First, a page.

The Bidvest Group Limited (commonly known as Bidvest Group or simply Bidvest) is a South African services, trading, and distribution company. The Group was founded in 1988 by Brian Joffe and listed on the Johannesburg Stock Exchange in 1990. The Group owns or has significant holdings in over 300 companies. The Bidvest Group Limited has a corporate office in Johannesburg, South Africa, and employs approximately 137,000 people. It has a strong track record of consistent delivery, returns and growth. One of its strategies is remaining confident about South Africa and maximizing diverse portfolio through a focus on broadening and innovating the product and service offering. Secondly is focusing on services and commercial products industries that have been selected as suitable targets for international expansion. Its business model diversified business that are strongly cash generative. Bidvest operates a diversified, highly entrepreneurial model with teams that are empowered to grow their respective businesses.
It is committed to conducting healthy business practices which support company values of respect, honesty, integrity and accountability, ensuring a stable employment environment and the ongoing sustainability of Bidvest
The group operates through seven divisions i.e. Bidvest services, freight, office and print, Automotive commercial products, Financial Services, Commercial services and Bidvest electrical. It holds investment in Bidvest Namibia (52%), Bidvest properties (100%) and various other assets.
It is also critical to note that a large majority of the companies within the Bidvest Group have been acquired either through a merger or an outright acquisition over the last 26 years. Bidvest’s central strategy of growth by acquisition has in the main been driven by diversification, whilst within the operating divisions, most acquisitions have been driven by synergy. An unrelated diversification strategy favors capitalizing upon a portfolio of businesses that are capable of delivering excellent financial performance in their respective industries, rather than striving to capitalize on value chain strategic fits among the businesses. Firms that employ unrelated diversification like Bidvest continually search across different industries for companies that can be acquired for a deal and yet have potential to provide a high return on investment. Pursuing unrelated diversification entails being on the hunt to acquire companies whose assets are undervalued, or companies that are financially distressed, or companies that have high growth prospects but are short on investment capital. An obvious drawback of unrelated diversification is that the parent firm must have an excellent top management team that plans, organizes, motivates, delegates, and controls effectively. It is much more difficult to manage businesses in many industries than in a single industry.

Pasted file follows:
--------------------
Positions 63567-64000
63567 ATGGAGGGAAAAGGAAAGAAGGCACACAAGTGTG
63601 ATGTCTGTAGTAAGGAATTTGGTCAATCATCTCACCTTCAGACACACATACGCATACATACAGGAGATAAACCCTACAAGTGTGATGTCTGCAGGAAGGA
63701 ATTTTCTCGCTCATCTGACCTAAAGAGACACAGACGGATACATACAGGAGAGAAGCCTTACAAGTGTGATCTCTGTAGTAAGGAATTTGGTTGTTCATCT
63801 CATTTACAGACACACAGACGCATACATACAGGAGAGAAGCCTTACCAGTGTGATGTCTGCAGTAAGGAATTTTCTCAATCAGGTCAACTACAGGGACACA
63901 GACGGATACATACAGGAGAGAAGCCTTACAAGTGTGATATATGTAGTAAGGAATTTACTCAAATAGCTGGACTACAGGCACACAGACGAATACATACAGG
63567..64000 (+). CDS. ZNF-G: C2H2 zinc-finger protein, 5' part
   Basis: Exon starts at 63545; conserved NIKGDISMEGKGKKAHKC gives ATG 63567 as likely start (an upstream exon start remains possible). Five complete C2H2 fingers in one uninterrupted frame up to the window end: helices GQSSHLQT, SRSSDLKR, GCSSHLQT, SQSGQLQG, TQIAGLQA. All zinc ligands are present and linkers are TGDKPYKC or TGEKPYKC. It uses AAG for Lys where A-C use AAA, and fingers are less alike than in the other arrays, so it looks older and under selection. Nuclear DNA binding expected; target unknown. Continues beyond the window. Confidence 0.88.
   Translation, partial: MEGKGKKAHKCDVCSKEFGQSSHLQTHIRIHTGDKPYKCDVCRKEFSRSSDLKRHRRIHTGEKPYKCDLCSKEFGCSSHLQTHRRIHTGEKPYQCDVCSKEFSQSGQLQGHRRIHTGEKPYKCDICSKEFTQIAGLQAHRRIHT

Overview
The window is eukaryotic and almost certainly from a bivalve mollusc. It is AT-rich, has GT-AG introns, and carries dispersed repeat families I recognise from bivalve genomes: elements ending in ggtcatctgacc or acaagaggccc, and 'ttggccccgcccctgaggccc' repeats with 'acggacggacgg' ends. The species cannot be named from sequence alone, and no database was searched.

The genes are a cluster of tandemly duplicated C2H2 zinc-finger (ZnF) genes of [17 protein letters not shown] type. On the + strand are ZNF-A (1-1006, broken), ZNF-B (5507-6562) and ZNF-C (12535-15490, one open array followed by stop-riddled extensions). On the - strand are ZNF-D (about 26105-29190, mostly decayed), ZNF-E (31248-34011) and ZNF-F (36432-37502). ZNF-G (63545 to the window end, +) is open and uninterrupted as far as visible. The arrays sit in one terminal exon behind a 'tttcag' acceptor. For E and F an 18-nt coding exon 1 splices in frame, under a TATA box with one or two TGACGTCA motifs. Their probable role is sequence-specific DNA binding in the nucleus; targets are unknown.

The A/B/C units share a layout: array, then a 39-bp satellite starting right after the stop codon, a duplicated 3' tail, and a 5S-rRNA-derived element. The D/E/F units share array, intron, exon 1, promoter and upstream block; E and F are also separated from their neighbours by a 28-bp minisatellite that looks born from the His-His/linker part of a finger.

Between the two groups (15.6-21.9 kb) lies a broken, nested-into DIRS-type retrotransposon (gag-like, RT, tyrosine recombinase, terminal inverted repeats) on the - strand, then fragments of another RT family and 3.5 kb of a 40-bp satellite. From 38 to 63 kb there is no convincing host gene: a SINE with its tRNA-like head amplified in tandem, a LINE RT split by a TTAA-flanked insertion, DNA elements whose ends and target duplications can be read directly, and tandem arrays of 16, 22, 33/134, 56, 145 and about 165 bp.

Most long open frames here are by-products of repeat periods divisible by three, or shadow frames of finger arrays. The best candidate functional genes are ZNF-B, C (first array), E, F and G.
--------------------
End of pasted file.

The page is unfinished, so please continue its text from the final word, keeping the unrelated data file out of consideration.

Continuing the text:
The company first started out as pharmacy in Krugersdorp trading under the name EJ Adcock Pharmacy in 1891.It is a South African pharmaceutical company listed on the JHB stock exchange in 2008. Adcock Ingram manufactures and markets healthcare products to both private and public sectors. It has four commercial division: Consumer, OTC, Prescription and critical care.
The analysis of these South African companies looks at value creation both from the perspective of the acquirer (Bidvest) and the target/acquired company (Adcock).
It is critical that one outlines the context and origin of mergers and acquisitions. Holl (1977) defines the market for corporate control as one characterized by the relationship between: (i) the market value of a company’s shares, and (ii) the asset value of the company. Holl (1977) further states that shareholder returns are reflected in a company’s share price, and that a company becomes a potential acquisition target when the market value of the company’s share price falls below the asset value of the company. Holl’s (1977) argument sets the scene for the emergence of mergers and acquisitions. It becomes clear that mergers and acquisitions are a route or option that corporates may choose to take in order to expand and strengthen their corporate control in the market. This potential growth and control expansion strategy is supported by Manne (1965) who states that the market for corporate control provides corporations with an opportunity to reallocate resources for better use.